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Consider the following paragraph from the chapter named Vector Calculus from the textbook titled Mathematics for Machine Learning by Marc Peter Deisenroth et al.

Central to this chapter is the concept of a function. A function $f$ is a quantity that relates two quantities to each other. In this book, these quantities are typically inputs $x \in \mathbb{R}^D$ and targets (function values) $f(x)$, which we assume are real-valued if not stated otherwise. Here $\mathbb{R}^D$ is the domain of $f$, and the function values $f(x)$ are the image/codomain of $f$.

we can notice that the textbook is taking $\mathbb{R}^D$ as the domain for objective functions. I want to know whether it is valid in general cases.

Do the objective functions that we generally use in artificial intelligence have $\mathbb{R}^D$ as the domain?

I am guessing it would not be since the loss functions are generally defined on the datasets which can also have discrete attributes and hence the objective function cannot be defined on every point in $\mathbb{R}^D$. So, I am guessing that the correct form of the bold statement from the quoted paragraph is "Here the domain of $f$ should be a subset of $\mathbb{R}^D$" if we are intended to deal with a general case. Am I correct or is there any arrangement such as defining $f$ as zero where the function is not defined?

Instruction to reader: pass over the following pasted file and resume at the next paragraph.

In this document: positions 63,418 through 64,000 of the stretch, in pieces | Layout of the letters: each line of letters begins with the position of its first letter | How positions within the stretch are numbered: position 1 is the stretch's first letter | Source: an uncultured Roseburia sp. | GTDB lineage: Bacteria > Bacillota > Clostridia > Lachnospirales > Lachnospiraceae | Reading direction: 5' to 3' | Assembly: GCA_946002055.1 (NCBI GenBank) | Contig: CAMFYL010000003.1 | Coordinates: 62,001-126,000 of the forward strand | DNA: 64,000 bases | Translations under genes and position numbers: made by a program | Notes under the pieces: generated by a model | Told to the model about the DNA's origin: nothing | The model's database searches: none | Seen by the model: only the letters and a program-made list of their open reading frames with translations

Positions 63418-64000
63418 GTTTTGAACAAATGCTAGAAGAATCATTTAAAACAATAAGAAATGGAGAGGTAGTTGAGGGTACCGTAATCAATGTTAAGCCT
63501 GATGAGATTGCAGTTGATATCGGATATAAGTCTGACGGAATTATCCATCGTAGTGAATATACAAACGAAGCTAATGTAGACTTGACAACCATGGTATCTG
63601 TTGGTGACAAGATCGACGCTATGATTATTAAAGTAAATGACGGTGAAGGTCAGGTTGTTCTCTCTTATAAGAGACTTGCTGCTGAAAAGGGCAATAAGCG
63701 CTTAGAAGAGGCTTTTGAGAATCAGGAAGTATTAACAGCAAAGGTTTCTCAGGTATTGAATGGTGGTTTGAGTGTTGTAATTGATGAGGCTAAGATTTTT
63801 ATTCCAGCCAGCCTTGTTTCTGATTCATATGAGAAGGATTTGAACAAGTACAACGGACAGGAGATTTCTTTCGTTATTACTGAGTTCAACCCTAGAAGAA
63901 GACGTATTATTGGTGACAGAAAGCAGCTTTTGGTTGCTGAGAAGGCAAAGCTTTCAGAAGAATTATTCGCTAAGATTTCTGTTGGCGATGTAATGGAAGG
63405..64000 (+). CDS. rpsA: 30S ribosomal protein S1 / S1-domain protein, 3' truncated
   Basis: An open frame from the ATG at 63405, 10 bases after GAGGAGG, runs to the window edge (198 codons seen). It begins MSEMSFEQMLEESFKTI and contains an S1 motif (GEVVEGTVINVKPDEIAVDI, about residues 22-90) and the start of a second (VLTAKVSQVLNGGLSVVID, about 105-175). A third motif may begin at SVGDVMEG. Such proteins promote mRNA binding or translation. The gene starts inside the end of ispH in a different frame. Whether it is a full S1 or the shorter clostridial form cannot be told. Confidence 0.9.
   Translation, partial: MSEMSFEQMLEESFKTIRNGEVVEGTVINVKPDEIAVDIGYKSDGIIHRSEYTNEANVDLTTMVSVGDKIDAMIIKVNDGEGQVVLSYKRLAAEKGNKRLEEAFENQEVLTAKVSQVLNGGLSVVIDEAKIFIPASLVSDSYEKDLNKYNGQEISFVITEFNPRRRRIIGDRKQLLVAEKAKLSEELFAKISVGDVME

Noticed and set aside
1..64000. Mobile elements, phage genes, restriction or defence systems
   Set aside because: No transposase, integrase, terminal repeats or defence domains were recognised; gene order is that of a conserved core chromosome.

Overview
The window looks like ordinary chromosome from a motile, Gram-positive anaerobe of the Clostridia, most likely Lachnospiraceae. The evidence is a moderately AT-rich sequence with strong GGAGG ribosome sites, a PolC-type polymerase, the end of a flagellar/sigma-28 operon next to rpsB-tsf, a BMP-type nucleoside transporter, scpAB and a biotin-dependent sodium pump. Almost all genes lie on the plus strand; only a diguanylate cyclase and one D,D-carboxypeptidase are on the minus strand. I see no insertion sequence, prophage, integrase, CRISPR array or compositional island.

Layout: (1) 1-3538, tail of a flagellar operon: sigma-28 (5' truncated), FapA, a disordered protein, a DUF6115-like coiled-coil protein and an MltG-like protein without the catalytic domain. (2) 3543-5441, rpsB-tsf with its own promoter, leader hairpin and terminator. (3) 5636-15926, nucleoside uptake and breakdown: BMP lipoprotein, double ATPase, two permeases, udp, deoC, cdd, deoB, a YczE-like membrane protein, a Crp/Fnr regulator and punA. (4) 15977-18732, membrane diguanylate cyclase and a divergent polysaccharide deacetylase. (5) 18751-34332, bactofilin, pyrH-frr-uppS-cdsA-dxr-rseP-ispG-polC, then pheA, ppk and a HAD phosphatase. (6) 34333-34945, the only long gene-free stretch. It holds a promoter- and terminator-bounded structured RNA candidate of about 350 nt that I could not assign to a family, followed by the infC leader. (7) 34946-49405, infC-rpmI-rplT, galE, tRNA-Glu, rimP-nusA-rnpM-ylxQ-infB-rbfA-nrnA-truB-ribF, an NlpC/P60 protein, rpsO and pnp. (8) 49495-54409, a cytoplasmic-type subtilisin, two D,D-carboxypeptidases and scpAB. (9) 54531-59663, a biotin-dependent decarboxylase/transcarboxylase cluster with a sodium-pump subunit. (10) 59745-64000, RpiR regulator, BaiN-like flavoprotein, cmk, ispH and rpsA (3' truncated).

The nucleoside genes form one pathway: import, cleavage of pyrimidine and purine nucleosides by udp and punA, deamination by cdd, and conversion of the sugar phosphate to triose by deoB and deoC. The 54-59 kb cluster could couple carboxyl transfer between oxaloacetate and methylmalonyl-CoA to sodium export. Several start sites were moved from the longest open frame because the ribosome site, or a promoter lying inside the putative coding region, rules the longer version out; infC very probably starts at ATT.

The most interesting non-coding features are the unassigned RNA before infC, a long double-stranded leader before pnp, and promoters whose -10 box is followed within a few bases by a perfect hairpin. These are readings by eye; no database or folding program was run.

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I think, that $\mathbb{R}^{D}$ is most natural choice in practical situations since many kinds of data can be described in a this way:

  • Image is 2d array $H \times W$ with each pixel taking value in $\mathbb{R}^{c}$ (say, $c=3$) or a continuous subset of $\mathbb{R}^{c} = [-1, 1]$
  • In the sequence modeling problems one gives an embedding vector to each token in some $\mathbb{R}^{k}$. There is no reason priori to put constraints on the embedding vector (probably one may want to clip norm of these vectors)

However, for the applications in physics, or any other fields, by the virtue of the task arbitrary input in $\mathbb{R}^{D}$ may not make sense, and one can be restricted to consider functions only on a certain manifold $M$ (sphere $S^d$, hyperbolic spaces)

In applications of Quantum Machine Learning input is a vector in a Hilbert space - system of quits, whatever. You may be interested to consult this review.

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